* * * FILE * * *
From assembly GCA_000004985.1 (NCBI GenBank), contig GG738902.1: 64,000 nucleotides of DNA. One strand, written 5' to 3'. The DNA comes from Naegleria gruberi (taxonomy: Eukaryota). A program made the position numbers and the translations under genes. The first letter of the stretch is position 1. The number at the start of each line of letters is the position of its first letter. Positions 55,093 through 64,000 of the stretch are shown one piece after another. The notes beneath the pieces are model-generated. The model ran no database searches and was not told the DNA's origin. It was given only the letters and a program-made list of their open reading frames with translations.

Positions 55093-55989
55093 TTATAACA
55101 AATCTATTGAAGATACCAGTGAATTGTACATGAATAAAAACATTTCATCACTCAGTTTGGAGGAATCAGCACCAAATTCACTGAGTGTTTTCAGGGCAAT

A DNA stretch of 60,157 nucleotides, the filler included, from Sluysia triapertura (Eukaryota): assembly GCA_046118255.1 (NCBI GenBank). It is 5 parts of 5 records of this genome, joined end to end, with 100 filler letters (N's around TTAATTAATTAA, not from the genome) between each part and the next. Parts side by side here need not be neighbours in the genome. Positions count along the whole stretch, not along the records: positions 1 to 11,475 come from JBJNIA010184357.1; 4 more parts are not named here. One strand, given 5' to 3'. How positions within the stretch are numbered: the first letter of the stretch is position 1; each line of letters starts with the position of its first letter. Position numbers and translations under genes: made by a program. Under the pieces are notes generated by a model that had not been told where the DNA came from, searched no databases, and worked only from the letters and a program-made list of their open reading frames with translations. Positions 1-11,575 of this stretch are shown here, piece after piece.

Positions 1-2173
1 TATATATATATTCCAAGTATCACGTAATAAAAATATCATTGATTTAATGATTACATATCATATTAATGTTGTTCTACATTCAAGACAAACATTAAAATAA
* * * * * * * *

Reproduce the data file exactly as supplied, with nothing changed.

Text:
From assembly GCA_000004985.1 (NCBI GenBank), contig GG738902.1: 64,000 nucleotides of DNA. One strand, written 5' to 3'. The DNA comes from Naegleria gruberi (taxonomy: Eukaryota). A program made the position numbers and the translations under genes. The first letter of the stretch is position 1. The number at the start of each line of letters is the position of its first letter. Positions 55,093 through 64,000 of the stretch are shown one piece after another. The notes beneath the pieces are model-generated. The model ran no database searches and was not told the DNA's origin. It was given only the letters and a program-made list of their open reading frames with translations.

Positions 55093-55989
55093 TTATAACA
55101 AATCTATTGAAGATACCAGTGAATTGTACATGAATAAAAACATTTCATCACTCAGTTTGGAGGAATCAGCACCAAATTCACTGAGTGTTTTCAGGGCAAT

A DNA stretch of 60,157 nucleotides, the filler included, from Sluysia triapertura (Eukaryota): assembly GCA_046118255.1 (NCBI GenBank). It is 5 parts of 5 records of this genome, joined end to end, with 100 filler letters (N's around TTAATTAATTAA, not from the genome) between each part and the next. Parts side by side here need not be neighbours in the genome. Positions count along the whole stretch, not along the records: positions 1 to 11,475 come from JBJNIA010184357.1; 4 more parts are not named here. One strand, given 5' to 3'. How positions within the stretch are numbered: the first letter of the stretch is position 1; each line of letters starts with the position of its first letter. Position numbers and translations under genes: made by a program. Under the pieces are notes generated by a model that had not been told where the DNA came from, searched no databases, and worked only from the letters and a program-made list of their open reading frames with translations. Positions 1-11,575 of this stretch are shown here, piece after piece.

Positions 1-2173
1 TATATATATATTCCAAGTATCACGTAATAAAAATATCATTGATTTAATGATTACATATCATATTAATGTTGTTCTACATTCAAGACAAACATTAAAATAA